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When John Paul Jones called Led Zeppelin the "best band in the world"


John Paul Jones was not known for his bombastic commentary. Largely seen as the quietest and most mysterious member of Led Zeppelin, Jones had a habit of disappearing without notice, declining interviews, and staying out of the antics and infamous activities that made Zeppelin the world’s most notorious rock band.

For his part, Jones claimed that he participated in his fair share of destructive activities, but it was just that he was better at not drawing attention to himself while doing it. He was the band’s most anonymous member, and whereas Robert Plant or Jimmy Page would get hounded by fans, groupies, and press the second that they walked out of their hotel rooms, Jones was mostly able to wander around as he pleased.

All of this meant that Jones garnered a reputation with the band’s audience: taciturn, slightly uptight, strict, disciplined, and dedicated to music. He seemed bemused, or rather unamused, by the hoopla that came with the travelling circus around Led Zeppelin, and while Plant was proclaiming himself a Golden God, nobody would catch Jones doing such an egomaniacal thing.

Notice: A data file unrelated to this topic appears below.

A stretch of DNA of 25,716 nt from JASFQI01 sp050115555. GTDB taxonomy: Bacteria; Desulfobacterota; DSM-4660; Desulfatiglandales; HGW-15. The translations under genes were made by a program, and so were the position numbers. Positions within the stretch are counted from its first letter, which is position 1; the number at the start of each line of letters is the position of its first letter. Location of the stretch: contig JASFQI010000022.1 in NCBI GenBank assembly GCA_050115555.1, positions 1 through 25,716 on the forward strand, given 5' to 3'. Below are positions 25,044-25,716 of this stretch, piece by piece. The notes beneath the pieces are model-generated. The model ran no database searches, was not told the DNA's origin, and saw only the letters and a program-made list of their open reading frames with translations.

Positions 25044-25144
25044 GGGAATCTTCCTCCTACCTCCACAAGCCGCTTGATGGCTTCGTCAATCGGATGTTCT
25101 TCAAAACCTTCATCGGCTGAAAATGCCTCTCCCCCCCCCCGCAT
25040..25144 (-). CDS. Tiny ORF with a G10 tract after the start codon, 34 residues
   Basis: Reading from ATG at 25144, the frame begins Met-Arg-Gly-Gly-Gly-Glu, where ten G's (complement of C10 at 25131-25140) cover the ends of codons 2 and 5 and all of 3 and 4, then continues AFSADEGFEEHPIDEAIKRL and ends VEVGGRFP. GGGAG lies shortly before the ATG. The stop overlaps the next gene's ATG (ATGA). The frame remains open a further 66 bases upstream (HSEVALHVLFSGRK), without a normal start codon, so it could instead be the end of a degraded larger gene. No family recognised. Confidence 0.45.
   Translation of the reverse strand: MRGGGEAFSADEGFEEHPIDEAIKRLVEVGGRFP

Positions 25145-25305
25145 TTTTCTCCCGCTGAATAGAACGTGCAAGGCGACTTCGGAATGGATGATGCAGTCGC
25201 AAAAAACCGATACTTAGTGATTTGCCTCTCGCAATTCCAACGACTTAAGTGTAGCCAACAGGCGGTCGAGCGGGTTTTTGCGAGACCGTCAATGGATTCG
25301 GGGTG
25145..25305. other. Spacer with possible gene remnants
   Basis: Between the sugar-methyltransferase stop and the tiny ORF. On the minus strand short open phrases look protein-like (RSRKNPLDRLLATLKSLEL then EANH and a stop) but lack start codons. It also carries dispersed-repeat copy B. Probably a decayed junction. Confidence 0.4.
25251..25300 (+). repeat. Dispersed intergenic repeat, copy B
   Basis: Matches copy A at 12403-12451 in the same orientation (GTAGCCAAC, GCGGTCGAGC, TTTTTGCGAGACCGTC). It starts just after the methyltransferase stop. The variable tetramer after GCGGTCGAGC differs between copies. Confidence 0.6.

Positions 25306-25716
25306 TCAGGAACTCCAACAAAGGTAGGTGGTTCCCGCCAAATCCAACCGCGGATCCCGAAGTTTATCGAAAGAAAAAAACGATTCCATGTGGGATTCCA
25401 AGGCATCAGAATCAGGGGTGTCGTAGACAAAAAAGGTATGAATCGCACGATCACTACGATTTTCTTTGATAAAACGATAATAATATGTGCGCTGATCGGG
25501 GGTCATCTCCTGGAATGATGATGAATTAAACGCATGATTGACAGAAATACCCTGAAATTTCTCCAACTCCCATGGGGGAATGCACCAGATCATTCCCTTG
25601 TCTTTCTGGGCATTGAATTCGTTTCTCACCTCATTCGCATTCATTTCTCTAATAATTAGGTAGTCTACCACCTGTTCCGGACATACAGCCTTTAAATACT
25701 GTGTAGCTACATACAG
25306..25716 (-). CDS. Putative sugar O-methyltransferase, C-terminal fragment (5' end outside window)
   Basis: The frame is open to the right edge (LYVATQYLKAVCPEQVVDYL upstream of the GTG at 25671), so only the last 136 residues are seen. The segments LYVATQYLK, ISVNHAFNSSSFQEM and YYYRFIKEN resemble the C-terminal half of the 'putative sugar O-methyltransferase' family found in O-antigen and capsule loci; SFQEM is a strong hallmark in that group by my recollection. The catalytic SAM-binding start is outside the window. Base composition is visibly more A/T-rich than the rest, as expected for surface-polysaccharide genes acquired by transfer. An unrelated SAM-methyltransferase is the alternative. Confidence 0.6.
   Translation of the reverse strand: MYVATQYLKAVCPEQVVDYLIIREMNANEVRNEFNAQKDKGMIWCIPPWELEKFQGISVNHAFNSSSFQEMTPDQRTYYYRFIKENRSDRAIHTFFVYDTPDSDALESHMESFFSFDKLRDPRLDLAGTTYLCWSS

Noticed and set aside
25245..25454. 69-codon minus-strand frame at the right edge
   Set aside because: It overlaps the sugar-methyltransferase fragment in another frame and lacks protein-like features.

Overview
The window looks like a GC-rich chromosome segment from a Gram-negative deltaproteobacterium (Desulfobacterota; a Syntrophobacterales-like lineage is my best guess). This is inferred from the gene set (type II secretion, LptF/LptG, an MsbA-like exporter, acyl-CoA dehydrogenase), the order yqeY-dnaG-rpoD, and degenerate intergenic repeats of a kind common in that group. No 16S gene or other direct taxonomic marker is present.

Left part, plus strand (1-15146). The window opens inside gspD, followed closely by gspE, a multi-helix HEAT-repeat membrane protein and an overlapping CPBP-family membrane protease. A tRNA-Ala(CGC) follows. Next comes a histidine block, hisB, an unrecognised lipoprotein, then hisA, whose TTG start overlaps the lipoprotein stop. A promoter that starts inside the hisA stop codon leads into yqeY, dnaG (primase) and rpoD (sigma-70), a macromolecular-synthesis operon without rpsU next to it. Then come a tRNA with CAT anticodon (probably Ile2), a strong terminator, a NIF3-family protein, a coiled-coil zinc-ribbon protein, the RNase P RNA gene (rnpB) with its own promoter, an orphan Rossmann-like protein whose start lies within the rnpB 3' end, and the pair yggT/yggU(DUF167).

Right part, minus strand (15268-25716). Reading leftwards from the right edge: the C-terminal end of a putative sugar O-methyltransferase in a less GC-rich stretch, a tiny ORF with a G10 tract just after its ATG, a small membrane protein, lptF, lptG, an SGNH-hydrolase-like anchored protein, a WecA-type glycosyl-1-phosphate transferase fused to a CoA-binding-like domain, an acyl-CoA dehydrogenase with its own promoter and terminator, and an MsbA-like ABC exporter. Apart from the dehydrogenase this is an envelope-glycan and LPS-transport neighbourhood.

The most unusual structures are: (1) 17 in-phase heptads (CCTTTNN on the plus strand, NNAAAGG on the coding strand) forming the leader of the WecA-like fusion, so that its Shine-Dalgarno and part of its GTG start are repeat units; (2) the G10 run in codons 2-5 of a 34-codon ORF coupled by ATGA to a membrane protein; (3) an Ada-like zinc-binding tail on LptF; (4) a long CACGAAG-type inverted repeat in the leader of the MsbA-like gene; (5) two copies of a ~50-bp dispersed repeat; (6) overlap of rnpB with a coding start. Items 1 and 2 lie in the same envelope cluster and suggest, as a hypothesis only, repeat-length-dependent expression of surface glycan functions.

But time gives us all perspective, and Jones has earned the right to cast false modesty aside. When interviewed by the BBC in 1997 to talk about the then-recently released BBC Sessions album, Jones didn’t mince words when it came to the mighty Zep. “We were the best bloody band in the world,” Jones proclaims with a grin spreading across his face. “Simple as that,” he added.

Jones went on to say that he knew of Zeppelin’s power from the very first rehearsal. “Literally the room just exploded. It was the most thrilling thing ever,” he said. When the band had to pay their dues opening for other acts, Jones knew that Zeppelin were truly in a league of their own. “Playing with other bands, when we started supporting other bands, there was just nothing like us at the time.”

The clip helpfully plays the first bit of a song by The Carpenters just to underscore the contrast that was between Led Zeppelin and the state of popular music at the time. It’s not hard to see why people took to Led Zeppelin like a revelation, and why should Jones pretend like that wasn’t what happened? He was there, and he knows just how dominant Zeppelin were among the scores of acts who tried, but failed, to match them.

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